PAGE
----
Coca-Cola Porsches Bring Smiles To Akin Family

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The Coca-Cola Porsche livery was a big hit during the Petit Le Mans. (IMSA Photo)
The Coca-Cola Porsche livery was a big hit during the Petit Le Mans. (IMSA Photo)

DAYTONA BEACH, Fla. – Somewhere upstairs, Bob Akin was smiling.

The sports car legend whose name was synonymous with Porsche, Coca-Cola and winning had to be happy as a pair of Porsche 911 RSRs decked out in the throwback Coke livery made famous by the Akin Porsches of the 1980s and ‘90s, wrapped up a 1-2 finish in the GT Le Mans class for the IMSA WeatherTech SportsCar Championship season.

Akin’s son Bobby and his family were on hand at Michelin Raceway Road Atlanta to witness it all in the Motul Petit Le Mans. And they were moved.

“It couldn’t be better,” Bobby Akin said. “Last race of the season, celebrating a championship, the race team was based here in Atlanta when the Coke deal was going on, so there’s so many connections that are overwhelmingly positive and special.”

With its fifth-place finish in class, No. 912 Porsche GT Team co-drivers Earl Bamber and Laurens Vanthoor clinched the driver, team and manufacturer championships. No. 911 co-drivers Nick Tandy and Patrick Pilet finished sixth in the race to secure second in the driver and team battles on a tiebreaker over No. 3 Corvette drivers Jan Magnussen and Antonio Garcia.

For the season, the two Porsches collected six wins and six additional podiums to forge the 1-2 championship finish. For Bobby Akin, seeing the red-and-white Coke liveries that matched that of the No. 5 Porsche 962 that his dad co-drove to victory 33 years ago in the Sebring 12 Hours, filled him with emotion.

“When I first got wind that this might even happen – and it was just an idea quite some time ago between Porsche and Coke – I was so touched that they’d even attempt to put it together,” the younger Akin said. “With companies the size of Porsche and Coca-Cola, they’re not easy to pull off. It took a lot of dedication. Just the concept that they cared and they wanted to do it was amazing to me.”

The retro livery was revealed with a spectacular video showing the No. 911 in its typical full-season paint scheme driving from Porsche North America headquarters to Coca-Cola, since both are based in Atlanta. While at Coke, the car’s livery is magically transformed to the throwback Coke livery with the opening of a bottle of the soft drink.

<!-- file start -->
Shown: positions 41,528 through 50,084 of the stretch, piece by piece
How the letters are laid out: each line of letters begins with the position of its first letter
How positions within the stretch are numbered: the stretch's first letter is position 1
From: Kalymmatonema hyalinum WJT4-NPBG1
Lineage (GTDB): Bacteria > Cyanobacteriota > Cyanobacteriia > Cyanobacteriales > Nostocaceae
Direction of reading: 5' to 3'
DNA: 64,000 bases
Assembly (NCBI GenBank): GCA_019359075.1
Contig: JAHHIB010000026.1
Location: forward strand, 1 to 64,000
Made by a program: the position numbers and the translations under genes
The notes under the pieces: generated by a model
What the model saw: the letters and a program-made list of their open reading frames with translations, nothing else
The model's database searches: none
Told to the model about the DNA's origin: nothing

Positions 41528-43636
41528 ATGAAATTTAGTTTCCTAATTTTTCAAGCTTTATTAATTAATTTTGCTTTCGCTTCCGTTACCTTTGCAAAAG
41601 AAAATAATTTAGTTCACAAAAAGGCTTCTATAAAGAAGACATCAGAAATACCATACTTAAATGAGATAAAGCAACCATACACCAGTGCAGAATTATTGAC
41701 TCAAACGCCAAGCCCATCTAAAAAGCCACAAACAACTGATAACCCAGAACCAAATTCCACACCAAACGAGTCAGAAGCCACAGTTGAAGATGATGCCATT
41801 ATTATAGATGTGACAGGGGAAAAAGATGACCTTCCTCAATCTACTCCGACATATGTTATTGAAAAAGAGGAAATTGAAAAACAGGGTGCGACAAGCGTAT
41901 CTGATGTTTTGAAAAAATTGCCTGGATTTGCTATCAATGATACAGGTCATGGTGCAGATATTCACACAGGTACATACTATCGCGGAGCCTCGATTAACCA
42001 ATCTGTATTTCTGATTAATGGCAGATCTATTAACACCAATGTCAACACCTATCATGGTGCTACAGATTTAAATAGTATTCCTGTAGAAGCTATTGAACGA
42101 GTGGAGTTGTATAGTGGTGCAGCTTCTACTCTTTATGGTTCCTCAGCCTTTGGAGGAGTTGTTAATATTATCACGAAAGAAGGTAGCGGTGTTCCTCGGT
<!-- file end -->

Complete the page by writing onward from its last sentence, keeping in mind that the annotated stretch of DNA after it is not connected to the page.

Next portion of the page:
“When they unveiled the car in Atlanta, I must tell you there were tears in my eyes,” Bobby Akin said. “To see that car and that livery and all the memories that it brought back. I was 14 at the time and I remember being picked up at the airport at Daytona to go over and see the car – the (Porsche) 935 at the time, I think, in ’80 when it first raced in the Coca-Cola colors all the way through to the last 962 14 years later.

“That was one of the most special times in my life. My dad and I were such close friends, and I can’t tell you what it meant to me. It’s truly an honor for me and my whole family in his honor. It’s just amazing. I think the right word is stunning.”

Akin said he made sure his children, who didn’t get to know their grandfather before he died in 2002, were at Michelin Raceway to feel Bob Akin’s spirit as well and the essence of family. Bobby Akin added that he and his immediate family remain part of the Porsche family to this day.

“You say Porsche family and I mean that,” he said. “It is amazing because, as big as they are, it’s still a family. There’s still that bond that they’ll reach out, out of the blue, because of something to do with the family. Myself as well, I’ve found things that I think Porsche might want for the museum or something and I’ll call them and they’re like, ‘Oh, we’d love that!’

“There is that constant reminder that it is a family, and Coca-Cola is the same way. One of the things I learned from my dad early on is that great brands need to treat that brand with reverence. One of those things is not having the short-term view all the time.

“Of course, they have to be nimble and change with evolving businesses, but they never forget the reverence of the brand and to protect that brand because it’s what they have. Part of that is they don’t really forget where they came from and all the people and all the things that came together in the past that made it possible to go forward. It’s really cool to see when that happens and to be a part of it.”